The August issue of Ultrasound in Obstetrics & Gynecology contains 13 Original Articles; an Editorial; two Systematic Reviews; and ISUOG Practice Guidelines on Invasive Procedures for Prenatal Diagnosis
Please see below a selection of articles from the August issue of the Journal chosen specially by the UOG team. To view all UOG content become an ISUOG member today.
Fetal repair of spina bifida
Open spina bifida is one of the most common birth defects. It is characterized by non-closure of the elements that protect the medulla, leaving it exposed to amniotic fluid throughout pregnancy. The consequences of such a defect are lifelong impairment of the control of sphincters and motor function at or below the level of the lesion, occasionally including paralysis. In an Editorial by Pedreira et al., they discuss the science behind the current management of prenatally diagnosed open spina bifida, the rationale for considering a minimally invasive approach as an alternative to open fetal surgery, the technical challenges associated with this approach and the results of a preliminary study using fetoscopically applied skin-over-biocellulose technique. Also in this issue of UOG is a Systematic Review and Meta-analysis by Araujo Junior et al. comparing the rate of procedure-related complications after intrauterine treatment of spina bifida by open versus endoscopic fetal surgery.
Read the free-access Editorial and become an ISUOG member to read the Systematic Review.
The effects of dydrogesterone vs progesterone for luteal-phase support in assisted reproduction
Early pregnancy is maintained by the corpus luteum until the luteal–placental shift at 7–9 weeks of gestation. For women conceiving by assisted reproductive techniques, the irregularly high levels of estradiol following ovarian stimulation has a negative feedback effect, resulting in low serum progesterone levels from the multiple corpora lutea that are formed. Luteal-phase support (LPS) is therefore provided to increase the success of implantation and embryogenesis. In a systematic review and meta-analysis by Barbosa et al., the effects of dydrogesterone and progesterone for LPS on ongoing and clinical pregnancy rates were compared. Eight randomized controlled trials provided evidence that oral dydrogesterone seems to be as effective as vaginal progesterone for LPS and appears to be better tolerated by patients.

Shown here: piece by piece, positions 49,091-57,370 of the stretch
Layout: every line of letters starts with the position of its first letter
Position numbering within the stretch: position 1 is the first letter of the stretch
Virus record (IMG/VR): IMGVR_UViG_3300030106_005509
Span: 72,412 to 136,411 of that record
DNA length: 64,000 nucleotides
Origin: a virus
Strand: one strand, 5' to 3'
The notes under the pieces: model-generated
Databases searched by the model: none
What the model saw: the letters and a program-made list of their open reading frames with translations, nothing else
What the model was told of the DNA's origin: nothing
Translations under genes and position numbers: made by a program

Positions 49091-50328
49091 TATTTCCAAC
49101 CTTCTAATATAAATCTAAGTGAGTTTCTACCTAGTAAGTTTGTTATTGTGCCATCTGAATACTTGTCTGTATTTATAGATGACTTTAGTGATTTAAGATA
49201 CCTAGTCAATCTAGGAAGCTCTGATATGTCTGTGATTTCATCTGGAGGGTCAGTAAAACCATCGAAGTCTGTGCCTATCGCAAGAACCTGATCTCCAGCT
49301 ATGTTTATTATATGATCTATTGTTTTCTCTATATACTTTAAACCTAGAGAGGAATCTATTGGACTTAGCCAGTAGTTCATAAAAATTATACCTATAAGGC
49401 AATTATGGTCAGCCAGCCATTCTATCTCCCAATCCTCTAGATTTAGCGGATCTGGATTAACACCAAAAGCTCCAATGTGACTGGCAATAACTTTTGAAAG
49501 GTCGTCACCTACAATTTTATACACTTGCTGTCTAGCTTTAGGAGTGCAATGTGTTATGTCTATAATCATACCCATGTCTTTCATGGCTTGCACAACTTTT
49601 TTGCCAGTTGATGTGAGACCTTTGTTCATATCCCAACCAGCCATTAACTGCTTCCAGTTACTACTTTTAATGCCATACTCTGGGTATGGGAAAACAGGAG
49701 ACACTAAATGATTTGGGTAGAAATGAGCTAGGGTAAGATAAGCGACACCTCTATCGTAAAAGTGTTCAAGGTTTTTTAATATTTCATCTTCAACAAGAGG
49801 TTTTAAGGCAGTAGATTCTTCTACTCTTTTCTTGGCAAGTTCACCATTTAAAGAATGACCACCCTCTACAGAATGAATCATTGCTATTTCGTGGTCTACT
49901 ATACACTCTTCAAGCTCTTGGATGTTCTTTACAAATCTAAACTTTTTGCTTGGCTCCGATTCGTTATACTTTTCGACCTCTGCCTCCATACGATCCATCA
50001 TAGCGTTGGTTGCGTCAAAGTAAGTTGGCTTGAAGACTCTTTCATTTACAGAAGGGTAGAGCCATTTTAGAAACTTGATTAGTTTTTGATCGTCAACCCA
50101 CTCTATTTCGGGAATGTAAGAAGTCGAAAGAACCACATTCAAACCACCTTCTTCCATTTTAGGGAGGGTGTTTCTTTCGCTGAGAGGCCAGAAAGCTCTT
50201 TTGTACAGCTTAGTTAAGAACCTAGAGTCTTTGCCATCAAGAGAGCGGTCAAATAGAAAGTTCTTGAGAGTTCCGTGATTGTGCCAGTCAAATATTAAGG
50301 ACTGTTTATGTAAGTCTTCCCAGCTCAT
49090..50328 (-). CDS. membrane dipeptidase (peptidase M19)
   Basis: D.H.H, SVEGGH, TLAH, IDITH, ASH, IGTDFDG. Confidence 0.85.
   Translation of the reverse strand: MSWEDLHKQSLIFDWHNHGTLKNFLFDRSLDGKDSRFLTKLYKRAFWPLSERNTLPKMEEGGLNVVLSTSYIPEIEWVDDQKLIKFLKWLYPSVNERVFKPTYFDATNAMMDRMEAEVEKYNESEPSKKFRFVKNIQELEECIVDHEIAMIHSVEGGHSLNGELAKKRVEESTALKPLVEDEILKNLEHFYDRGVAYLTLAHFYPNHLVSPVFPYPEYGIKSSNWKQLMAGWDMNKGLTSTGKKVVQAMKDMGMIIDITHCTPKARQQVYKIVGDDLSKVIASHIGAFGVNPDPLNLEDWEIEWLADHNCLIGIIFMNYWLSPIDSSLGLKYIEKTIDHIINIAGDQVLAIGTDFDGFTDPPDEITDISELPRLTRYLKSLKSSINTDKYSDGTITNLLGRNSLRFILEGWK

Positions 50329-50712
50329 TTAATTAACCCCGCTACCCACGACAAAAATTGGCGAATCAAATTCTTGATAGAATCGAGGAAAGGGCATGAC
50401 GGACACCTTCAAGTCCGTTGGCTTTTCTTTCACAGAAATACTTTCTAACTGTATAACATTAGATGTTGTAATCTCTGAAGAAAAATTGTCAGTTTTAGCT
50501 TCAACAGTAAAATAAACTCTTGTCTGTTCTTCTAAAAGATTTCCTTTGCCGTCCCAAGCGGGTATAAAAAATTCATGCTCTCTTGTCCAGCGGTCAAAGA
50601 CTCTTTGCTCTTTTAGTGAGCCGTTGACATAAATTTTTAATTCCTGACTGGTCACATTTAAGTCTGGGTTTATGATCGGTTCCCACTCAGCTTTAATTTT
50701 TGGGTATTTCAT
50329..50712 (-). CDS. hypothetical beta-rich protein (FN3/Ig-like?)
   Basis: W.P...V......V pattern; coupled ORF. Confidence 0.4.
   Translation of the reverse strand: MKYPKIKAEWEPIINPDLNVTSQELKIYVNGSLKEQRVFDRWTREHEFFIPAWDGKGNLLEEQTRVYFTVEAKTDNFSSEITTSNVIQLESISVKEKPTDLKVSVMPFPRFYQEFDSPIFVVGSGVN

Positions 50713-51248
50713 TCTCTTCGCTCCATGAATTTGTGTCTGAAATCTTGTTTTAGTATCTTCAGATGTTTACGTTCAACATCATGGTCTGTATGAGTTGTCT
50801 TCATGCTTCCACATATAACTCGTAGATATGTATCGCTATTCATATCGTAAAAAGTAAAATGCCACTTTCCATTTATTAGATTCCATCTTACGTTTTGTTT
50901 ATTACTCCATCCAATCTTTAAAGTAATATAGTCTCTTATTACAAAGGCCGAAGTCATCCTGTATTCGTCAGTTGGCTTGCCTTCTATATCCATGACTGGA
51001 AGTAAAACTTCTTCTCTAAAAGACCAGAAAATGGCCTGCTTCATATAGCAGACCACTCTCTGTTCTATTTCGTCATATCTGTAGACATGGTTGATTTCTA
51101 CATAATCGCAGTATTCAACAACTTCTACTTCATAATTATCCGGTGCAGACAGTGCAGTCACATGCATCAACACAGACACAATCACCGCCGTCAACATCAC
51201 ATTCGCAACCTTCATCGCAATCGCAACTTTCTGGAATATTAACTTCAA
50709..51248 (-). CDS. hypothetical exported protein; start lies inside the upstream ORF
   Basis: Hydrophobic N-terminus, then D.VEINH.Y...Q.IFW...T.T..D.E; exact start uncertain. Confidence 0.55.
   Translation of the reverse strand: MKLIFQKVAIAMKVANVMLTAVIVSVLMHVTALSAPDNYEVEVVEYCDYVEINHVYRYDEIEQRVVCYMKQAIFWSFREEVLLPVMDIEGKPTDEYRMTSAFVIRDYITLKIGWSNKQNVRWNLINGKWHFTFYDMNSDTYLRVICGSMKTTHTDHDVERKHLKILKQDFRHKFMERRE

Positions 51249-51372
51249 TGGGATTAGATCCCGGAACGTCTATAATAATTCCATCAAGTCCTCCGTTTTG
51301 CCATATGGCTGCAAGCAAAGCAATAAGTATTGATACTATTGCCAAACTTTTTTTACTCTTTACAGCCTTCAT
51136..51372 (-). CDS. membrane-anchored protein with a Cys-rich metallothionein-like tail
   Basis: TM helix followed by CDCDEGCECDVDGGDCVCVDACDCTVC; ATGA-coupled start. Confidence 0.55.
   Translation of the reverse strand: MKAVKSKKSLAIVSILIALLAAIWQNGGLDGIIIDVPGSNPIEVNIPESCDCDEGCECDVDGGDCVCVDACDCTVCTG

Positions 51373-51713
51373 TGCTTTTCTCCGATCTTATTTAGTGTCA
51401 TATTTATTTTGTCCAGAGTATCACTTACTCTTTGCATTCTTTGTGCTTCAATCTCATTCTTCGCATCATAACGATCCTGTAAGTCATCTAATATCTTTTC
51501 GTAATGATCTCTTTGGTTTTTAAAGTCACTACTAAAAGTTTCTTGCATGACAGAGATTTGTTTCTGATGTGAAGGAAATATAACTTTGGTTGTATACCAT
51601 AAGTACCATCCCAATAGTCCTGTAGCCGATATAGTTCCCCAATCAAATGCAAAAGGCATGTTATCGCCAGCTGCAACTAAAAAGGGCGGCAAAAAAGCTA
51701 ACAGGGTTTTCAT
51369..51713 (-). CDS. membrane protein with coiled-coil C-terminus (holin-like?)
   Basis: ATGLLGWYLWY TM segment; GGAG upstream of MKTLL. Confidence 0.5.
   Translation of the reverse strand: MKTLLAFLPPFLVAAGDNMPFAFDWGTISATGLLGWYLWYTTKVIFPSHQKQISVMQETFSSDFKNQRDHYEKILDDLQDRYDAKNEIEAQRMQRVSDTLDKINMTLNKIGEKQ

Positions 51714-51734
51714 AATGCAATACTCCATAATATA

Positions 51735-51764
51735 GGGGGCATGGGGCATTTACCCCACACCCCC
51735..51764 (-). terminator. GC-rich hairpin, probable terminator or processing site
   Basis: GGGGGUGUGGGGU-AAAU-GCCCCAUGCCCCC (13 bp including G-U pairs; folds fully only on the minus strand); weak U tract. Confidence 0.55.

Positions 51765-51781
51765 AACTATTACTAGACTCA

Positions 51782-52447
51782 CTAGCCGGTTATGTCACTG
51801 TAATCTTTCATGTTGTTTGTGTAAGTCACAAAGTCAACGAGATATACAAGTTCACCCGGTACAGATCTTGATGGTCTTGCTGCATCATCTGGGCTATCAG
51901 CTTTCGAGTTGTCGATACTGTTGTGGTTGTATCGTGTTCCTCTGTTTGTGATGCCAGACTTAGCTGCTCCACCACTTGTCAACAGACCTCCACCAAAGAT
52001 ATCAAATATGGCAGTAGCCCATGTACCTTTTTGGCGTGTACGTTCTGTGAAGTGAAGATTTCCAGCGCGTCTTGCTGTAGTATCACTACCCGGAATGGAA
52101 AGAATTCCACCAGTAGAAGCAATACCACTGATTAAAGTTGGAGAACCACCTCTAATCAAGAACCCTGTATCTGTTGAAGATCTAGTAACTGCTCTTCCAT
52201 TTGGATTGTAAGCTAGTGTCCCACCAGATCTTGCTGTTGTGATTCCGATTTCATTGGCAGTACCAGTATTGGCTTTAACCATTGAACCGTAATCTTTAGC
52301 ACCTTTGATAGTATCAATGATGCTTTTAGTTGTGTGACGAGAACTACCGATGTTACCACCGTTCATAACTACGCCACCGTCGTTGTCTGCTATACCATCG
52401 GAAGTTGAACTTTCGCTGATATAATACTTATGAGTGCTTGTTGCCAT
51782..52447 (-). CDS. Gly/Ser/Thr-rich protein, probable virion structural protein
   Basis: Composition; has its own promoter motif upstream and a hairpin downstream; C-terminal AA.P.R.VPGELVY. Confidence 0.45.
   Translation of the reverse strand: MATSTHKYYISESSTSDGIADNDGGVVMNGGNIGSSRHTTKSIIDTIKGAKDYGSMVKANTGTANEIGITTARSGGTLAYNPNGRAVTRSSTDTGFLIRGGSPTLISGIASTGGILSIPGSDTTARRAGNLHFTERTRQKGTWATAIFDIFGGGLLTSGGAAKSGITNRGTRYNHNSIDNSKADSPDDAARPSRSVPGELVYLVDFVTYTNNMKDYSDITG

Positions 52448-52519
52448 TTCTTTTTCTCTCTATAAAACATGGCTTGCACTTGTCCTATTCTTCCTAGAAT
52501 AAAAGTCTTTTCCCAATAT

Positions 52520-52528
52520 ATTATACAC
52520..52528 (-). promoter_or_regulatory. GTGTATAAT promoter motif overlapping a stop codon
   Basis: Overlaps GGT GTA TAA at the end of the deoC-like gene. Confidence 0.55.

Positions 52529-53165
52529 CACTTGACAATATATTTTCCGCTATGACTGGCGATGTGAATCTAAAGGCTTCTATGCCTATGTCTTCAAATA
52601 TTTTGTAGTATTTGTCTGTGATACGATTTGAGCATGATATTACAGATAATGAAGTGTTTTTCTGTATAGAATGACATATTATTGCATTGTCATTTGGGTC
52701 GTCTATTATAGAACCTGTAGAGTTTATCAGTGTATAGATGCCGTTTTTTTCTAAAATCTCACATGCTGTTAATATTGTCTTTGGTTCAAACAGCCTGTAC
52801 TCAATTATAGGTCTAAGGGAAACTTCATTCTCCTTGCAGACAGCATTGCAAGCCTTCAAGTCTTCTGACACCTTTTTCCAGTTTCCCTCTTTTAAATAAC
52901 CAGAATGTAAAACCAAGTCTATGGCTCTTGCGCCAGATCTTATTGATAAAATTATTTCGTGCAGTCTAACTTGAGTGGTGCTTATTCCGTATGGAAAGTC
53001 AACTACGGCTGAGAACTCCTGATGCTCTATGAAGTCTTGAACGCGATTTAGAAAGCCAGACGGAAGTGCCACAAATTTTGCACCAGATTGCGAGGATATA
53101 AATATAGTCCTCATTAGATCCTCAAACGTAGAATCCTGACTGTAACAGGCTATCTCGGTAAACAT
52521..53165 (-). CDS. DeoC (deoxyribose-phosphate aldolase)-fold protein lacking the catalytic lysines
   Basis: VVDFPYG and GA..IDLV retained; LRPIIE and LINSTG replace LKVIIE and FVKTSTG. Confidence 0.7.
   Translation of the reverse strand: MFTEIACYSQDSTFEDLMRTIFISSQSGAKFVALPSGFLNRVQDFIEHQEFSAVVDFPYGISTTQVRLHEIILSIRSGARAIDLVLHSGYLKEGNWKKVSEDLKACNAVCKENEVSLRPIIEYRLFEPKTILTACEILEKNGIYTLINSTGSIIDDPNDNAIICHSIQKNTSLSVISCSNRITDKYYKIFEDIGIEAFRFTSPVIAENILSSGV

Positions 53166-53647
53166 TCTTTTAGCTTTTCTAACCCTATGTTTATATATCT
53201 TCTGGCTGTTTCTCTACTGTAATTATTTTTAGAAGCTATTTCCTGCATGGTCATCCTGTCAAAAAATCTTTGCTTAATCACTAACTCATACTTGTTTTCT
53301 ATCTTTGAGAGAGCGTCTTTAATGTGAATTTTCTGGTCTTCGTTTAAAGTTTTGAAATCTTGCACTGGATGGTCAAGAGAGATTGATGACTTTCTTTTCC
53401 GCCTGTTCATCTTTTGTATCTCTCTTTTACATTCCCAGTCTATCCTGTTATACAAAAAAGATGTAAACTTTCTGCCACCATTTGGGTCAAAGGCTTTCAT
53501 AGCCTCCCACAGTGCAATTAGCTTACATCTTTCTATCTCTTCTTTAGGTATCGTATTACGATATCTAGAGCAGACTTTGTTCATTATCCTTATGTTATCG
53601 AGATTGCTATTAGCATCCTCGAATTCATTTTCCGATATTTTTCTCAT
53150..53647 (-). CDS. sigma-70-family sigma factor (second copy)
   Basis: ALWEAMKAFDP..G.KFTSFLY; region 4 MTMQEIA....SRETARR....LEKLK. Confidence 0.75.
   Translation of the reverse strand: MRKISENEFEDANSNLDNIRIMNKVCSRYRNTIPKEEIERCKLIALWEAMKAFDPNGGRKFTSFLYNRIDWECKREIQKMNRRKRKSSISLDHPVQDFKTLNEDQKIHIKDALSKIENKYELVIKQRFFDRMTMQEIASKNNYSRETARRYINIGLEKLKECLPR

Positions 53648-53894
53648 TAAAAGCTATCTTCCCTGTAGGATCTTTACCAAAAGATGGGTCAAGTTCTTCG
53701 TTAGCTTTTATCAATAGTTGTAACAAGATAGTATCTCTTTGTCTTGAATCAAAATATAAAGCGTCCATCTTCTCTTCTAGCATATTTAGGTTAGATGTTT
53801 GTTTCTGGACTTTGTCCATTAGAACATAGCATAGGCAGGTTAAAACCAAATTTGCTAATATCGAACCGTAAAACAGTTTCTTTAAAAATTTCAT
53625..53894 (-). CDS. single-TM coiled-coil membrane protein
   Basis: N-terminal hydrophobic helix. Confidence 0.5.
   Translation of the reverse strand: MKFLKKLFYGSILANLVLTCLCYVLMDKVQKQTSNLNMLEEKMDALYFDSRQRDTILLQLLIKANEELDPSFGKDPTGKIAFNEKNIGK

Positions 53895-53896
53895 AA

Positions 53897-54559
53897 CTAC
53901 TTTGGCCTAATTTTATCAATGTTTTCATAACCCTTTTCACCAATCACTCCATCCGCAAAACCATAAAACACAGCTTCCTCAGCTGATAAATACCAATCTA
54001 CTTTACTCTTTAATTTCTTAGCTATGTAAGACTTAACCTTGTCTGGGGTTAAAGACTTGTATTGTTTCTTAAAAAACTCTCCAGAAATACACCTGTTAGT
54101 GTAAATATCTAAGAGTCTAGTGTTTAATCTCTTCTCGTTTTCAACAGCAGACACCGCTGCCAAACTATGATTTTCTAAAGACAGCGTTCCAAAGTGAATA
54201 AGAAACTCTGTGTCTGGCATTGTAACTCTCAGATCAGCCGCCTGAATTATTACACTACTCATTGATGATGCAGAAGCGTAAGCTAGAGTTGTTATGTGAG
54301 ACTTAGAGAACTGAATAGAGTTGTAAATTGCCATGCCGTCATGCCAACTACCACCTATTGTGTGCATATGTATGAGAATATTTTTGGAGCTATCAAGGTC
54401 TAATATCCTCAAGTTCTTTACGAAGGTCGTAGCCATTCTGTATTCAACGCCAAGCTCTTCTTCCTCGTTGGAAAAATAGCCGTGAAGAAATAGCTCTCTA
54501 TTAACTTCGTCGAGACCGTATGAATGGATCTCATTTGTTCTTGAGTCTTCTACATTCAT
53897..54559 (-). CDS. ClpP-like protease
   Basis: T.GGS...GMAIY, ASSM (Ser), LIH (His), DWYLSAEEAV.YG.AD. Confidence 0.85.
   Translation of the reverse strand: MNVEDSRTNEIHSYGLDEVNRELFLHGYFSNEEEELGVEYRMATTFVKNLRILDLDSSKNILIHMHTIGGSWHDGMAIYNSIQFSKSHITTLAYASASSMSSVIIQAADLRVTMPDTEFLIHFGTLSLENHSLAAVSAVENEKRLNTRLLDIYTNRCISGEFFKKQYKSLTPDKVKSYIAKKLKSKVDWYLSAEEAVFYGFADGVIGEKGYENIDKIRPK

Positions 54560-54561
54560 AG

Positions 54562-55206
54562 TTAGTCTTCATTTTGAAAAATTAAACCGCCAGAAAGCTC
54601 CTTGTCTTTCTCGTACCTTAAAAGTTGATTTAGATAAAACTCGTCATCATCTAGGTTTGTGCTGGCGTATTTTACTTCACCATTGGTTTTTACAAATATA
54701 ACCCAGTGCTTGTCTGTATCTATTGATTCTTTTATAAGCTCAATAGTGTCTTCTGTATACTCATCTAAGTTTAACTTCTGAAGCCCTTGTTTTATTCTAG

This article was chosen for Journal Club. View the full article and accompanying Journal Club slides.
Ultrasound examination of the fetal face for detection of anomalies
First-trimester screening for major fetal defects can identify about half of all anomalies at 11–13 weeks’ gestation and examination of the fetal profile in the second and third trimesters of pregnancy enables the assessment of several facial measurements. The fetal profile and lips are included as suggested anatomy for assessment to achieve early detection of facial defects. In a new study, Kagan et al. examined the frontal space (FS) distance in first-trimester fetuses with bilateral, unilateral or median cleft lip and palate and in those with retrognathia and compared the measurements to a normal population. Measurements were ≥99th and ≤1st centiles in all but one (98.1%) case, leading them to the conclusion that FS distance appears to be a helpful tool in the detection of facial clefts at 11–13 weeks’ gestation. In another study, Cossellu et al. compared the distance between the sphenoid and frontal bones in euploid and trisomy-21 fetuses at 16–24 weeks’ gestation, and found that the sphenofrontal distance was significantly smaller than in normal cases and was below the 5th percentile in 96.7% of trisomy-21 fetuses.
These articles are only available to subscribers of UOG; remember to login to the ISUOG website to access these articles, or become an ISUOG member to subscribe to UOG.
ISUOG Practice Guidelines: invasive procedures for prenatal diagnosis
ISUOG have published new Practice Guidelines to describe the main aspects of invasive fetal procedures for prenatal diagnosis, including amniocentesis, chorionic villus sampling and fetal blood sampling. Technical issues, clinical indications, diagnostic capabilities and possible complications are considered in light of the available literature. In this new era dominated by cell-free fetal DNA testing, the number of invasive procedures for fetal testing is decreasing dramatically and this is having a considerable impact on clinical practice. This Guideline summarizes current information regarding when, how and why practitioners perform invasive procedures for prenatal diagnosis.
View the full Guidelines.